568 History of Wake Forest College
State is in a better condition to act liberally on this subject, and a liberal policy is
imperiously demanded to render valuable what has been begun. With a half million
of white population, we have not a single institution for any of the learned
professions, not a single well endowed high school, where the intermediate
branches of Education may be taught. One College endowed by the State, and two
recently commenced under individual patronage is all of which we can boast.
1843-JOHN HILL WHEELER
The address at the Commencement of 1843 was by Colonel John
Hill Wheeler, the author of the History of North Carolina, a native of
Murfreesboro, but later a resident of Lincoln County, and in 1842-43
State Treasurer. His subject was, "The Appropriate Pursuits of
American Youth." His matter was interesting but not very well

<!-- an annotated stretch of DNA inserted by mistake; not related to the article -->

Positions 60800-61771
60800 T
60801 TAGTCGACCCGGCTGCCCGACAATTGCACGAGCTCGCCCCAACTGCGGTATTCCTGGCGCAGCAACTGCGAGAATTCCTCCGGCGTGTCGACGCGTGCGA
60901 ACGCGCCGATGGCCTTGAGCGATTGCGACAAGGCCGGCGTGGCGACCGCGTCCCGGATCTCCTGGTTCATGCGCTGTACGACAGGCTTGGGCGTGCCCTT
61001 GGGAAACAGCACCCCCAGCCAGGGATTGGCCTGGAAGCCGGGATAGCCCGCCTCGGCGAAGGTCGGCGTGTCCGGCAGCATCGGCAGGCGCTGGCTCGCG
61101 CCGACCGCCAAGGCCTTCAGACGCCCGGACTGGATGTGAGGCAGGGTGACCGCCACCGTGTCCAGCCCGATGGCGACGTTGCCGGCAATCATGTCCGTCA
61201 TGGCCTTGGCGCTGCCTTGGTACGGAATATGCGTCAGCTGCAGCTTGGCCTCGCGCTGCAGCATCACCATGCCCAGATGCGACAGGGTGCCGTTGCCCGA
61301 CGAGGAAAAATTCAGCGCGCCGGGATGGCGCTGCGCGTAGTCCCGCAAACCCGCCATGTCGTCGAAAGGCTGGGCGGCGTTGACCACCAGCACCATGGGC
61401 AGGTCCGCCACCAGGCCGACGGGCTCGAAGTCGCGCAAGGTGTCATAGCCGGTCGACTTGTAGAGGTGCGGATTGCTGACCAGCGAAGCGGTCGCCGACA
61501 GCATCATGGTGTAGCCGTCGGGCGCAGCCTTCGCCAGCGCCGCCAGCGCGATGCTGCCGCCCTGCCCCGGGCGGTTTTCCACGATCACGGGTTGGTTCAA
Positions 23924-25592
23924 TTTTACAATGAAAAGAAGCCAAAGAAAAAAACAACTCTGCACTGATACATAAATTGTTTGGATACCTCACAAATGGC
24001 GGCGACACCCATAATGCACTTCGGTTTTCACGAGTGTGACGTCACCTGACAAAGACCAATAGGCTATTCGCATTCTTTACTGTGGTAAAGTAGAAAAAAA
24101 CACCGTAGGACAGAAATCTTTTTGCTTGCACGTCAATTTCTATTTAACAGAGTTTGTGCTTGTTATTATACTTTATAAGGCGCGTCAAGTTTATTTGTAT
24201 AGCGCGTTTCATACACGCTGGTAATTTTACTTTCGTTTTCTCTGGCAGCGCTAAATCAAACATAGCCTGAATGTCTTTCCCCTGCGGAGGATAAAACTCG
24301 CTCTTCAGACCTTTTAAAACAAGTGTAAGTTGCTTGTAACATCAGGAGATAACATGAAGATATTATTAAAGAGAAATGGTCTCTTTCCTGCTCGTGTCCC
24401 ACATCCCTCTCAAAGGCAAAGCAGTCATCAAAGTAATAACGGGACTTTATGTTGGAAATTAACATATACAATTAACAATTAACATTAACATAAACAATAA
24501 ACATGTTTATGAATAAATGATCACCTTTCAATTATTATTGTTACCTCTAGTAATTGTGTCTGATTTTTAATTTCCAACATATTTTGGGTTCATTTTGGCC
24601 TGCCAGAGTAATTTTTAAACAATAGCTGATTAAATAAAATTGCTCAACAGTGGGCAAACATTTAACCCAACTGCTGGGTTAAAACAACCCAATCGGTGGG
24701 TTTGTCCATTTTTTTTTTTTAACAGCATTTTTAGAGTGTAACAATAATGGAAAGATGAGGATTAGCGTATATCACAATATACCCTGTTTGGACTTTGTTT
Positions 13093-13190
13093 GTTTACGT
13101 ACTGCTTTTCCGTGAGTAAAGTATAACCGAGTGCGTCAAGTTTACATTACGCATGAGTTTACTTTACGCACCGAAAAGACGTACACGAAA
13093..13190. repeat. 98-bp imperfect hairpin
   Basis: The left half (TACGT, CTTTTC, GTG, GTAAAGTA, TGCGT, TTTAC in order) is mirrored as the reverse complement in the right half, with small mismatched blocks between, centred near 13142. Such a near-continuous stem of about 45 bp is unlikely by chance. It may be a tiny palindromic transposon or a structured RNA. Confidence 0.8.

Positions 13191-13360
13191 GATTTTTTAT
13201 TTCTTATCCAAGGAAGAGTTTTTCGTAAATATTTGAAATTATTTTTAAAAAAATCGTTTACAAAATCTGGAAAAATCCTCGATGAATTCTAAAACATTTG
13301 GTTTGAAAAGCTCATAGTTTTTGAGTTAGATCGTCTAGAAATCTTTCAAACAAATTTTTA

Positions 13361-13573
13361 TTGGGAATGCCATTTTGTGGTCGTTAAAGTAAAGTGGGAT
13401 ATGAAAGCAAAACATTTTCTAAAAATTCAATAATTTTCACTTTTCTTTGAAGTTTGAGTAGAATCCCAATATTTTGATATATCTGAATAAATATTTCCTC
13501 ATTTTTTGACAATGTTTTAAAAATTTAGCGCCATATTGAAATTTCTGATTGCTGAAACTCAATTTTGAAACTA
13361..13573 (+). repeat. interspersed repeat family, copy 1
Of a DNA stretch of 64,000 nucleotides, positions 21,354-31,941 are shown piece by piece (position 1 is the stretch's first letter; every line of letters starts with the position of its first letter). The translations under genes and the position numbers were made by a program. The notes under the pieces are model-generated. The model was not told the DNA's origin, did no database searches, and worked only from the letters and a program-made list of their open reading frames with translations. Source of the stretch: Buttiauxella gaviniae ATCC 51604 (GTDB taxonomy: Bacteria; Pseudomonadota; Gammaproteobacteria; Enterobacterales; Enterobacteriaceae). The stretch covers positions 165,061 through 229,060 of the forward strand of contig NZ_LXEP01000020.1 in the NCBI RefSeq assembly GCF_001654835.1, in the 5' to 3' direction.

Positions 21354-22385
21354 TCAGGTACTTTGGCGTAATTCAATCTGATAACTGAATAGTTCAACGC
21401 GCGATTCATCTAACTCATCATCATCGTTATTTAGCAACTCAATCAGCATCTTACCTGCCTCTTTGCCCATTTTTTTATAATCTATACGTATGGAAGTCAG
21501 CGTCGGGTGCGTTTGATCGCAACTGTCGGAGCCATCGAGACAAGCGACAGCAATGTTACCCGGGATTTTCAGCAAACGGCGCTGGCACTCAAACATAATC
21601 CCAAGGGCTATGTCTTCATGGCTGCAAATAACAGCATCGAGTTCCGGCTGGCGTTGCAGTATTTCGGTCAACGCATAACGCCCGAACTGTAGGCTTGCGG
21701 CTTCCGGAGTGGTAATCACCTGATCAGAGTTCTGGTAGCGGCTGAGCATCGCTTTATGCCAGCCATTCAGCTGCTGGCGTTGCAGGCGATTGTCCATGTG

arranged, and in the end he turned to exhortation and advice. In the
body of his address he defended the interest of young men in politics,
since this interest was necessary to the welfare of the State in a
republican form of government; he also warned his hearers against the
custom of the young men of the South to enter only one or two lines
of work, saying:
I allude to the rush to the learned profession of Law and Medicine, which
characterizes the present age, and particularly among Southern young men. We
have become too much a people of consumers, and not enough of producers. This is
the true cause of the superiority of the North over the South. Every man who is too
lazy to become an industrious farmer, or who has not ingenuity enough for a skillful
mechanic, is supposed by the fondness of doting parents to be intended for a lawyer
or a doctor. Under our wretched system of multiplying laws and lawyers, the
practice of law is becoming so cheap as to be profitless, while the bar continues to
be crowded by the rising generation; and annually our medical schools turn out so
many young doctors they they are becoming as numerous as Brandreth's or
Beckwith's pills.
Even more interesting, however, was his tribute to President Wait,
in whose classes he had been in Columbian College. In his
introduction to the main topic of his address he said:
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